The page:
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Different dialects comprise one voice of blue defending America

ELLSWORTH AFB, S.D. -- With a multitude of backgrounds from all over the world, it's no surprise Airmen's various dialects can lead to confusion. 

Wanting a grinder during lunch sounds like an errand to go the hardware store, unless one is from Connecticut, according to Mr. Charles Grosvenor's Web site titled, "A list of words unique to New England." 

Another New England word, according to Mr. Grosvenor, is "draw", which he says is the way he and his friends pronounce "drawer." 

As in, "It's in the top 'draw' of my bureau," he explains on his Web site of New England terms at http://www.worcestermass.com/words.shtml. "Or, 'Open the 'draws' and look for it!' which tends to confuse out of state people, who don't really understand what drawing has to do with shelving." 

New England isn't the only region in the United States to have its own unique dialect. According to author Newt Harlan, there is actually a category of English that should be called, "Southern words." One example Mr. Harlan uses is "hissy fit." 

"A hissy fit is a tantrum you have when you don't get your way," he explains on his Web site dedicated to the study of Southern English, http://usads.ms11.net/newt11.html. 

"Southerners know that you don't just have a hissy, but pitch one. 'My Aunt Emma could pitch the best hissy fit you ever saw over little or nothing, but then again she was a rich old lady and could get away with it.'" 

Another phrase that's unique to the South are the terms "like to have" and "might near." According to Mr. Harlan's definition, "These terms are used interchangeably to illustrate extremes when the word almost isn't strong enough."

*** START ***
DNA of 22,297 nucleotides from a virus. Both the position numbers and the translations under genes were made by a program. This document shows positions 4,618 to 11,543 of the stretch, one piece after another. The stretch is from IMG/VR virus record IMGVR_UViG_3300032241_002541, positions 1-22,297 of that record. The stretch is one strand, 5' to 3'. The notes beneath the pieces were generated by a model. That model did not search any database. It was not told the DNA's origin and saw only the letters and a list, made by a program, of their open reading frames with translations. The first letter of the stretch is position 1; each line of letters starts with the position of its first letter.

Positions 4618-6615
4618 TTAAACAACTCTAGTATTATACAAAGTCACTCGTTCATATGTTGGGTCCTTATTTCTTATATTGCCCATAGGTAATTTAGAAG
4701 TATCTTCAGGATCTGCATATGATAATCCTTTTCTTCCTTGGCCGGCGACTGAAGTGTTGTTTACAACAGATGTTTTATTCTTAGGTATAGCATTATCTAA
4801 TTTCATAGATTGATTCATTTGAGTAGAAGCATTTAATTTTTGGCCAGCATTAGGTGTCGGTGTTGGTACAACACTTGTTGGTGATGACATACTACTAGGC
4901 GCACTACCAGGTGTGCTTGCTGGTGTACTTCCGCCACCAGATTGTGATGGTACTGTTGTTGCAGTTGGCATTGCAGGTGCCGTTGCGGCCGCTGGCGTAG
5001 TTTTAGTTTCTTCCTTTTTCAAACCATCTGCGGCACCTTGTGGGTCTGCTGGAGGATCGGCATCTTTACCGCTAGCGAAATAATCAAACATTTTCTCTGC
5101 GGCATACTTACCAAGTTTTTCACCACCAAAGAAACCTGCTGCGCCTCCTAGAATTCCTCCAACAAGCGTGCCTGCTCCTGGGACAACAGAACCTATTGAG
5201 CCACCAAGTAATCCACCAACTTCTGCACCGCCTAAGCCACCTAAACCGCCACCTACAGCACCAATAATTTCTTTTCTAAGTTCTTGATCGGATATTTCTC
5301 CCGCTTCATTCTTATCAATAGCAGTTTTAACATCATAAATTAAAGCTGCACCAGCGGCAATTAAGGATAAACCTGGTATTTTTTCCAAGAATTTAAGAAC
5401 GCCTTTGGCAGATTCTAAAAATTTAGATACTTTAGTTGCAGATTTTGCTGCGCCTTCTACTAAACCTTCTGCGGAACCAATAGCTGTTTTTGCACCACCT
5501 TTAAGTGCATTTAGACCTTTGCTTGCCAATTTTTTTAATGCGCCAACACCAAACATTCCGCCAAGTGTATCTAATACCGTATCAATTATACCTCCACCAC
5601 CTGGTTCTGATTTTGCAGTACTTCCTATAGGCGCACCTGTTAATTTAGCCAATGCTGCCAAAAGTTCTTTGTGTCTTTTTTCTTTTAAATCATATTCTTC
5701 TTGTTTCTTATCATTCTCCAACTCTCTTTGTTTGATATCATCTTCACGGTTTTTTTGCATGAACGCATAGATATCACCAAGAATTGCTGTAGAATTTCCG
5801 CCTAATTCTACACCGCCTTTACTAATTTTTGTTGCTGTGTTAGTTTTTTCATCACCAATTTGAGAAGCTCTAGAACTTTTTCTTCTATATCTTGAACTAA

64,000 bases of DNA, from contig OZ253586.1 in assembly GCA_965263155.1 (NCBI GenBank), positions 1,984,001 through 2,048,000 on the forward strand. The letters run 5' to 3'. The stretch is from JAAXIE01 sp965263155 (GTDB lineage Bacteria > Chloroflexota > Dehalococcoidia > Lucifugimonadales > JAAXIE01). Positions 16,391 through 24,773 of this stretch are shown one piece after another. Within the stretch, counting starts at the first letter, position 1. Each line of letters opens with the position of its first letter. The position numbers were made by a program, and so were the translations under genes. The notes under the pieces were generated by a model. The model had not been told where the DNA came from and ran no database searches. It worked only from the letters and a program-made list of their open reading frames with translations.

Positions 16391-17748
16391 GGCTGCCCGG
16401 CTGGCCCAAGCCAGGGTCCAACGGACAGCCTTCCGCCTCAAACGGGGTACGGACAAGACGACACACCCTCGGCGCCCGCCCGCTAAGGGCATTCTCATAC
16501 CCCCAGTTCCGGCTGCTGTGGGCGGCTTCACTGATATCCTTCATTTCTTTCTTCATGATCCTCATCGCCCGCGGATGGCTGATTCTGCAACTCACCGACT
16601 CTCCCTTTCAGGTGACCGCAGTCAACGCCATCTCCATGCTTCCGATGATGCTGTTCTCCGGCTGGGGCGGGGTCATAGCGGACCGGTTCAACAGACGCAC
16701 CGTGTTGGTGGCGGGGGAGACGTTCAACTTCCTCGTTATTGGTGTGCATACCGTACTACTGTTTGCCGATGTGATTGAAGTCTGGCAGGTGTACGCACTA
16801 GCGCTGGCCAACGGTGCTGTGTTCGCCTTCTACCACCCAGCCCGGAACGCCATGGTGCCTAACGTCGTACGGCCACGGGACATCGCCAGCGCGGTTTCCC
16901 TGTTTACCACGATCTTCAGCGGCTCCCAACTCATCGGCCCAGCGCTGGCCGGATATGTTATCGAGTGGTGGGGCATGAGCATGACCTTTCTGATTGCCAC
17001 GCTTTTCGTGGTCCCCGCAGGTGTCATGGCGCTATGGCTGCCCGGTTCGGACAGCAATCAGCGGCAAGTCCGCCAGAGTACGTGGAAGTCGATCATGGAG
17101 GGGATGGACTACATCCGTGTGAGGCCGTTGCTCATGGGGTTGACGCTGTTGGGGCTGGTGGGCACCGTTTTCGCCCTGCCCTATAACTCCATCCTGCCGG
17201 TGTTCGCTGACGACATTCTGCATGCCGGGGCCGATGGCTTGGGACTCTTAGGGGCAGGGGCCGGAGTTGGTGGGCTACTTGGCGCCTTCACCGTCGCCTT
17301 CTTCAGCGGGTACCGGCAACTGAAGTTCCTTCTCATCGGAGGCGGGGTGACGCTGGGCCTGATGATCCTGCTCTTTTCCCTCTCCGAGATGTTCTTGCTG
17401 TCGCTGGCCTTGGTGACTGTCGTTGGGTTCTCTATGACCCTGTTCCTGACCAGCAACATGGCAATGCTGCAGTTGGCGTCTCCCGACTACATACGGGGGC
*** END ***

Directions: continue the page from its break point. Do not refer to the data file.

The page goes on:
His example? 

"I like to have died of embarrassment and old Lonnie might near passed out when the preacher mentioned right there in the church house that he'd seen our trucks down at the Dew Drop Inn on the Saturday night before." 

In addition to Southern dialects, the Nation's multi-faceted force of diversity is comprised of other regional dialects as well. 

Meet Airman 1st Class Fabeanna Ward, Air Force Financial Service United States Air Forces in Europe military pay technician. Originally hailing from the borough of Queens, N.Y., she says she has a few words in her local dictionary fellow Airmen have asked her to clarify. 

"I've been told I leave out the 'Z's' in 'pizza,'" she said, with a laugh. "So, it comes out sounding like (the Leaning Tower of) 'Pisa'." 

Another is "bowl". 

"Where I grew up we pronounced it 'bow', like on a Christmas present," she said. 

Despite her colleagues and peers inquiring about her regional pronunciation of words and commenting on how she talks fast, Airman Ward says the regional melting pot comprising the Air Force always gets the job done. 

"We always accomplish the mission," she said. "It's because of the way we train in the Air Force. The Air Force itself is universal and [that's] always common ground between Airmen." 

Mr. Doug Frey, 28th Bomb Wing anti-terrorism officer, said his native Wisconsin has a unique dialect with its own phrasing. 

"We say, 'don't you know' (pronounced don'cha know) a lot," he said. "But, the thing is it's not really a question." 

Mr. Frey said another word from Wisconsin is "highball"...and no, it's not a drink.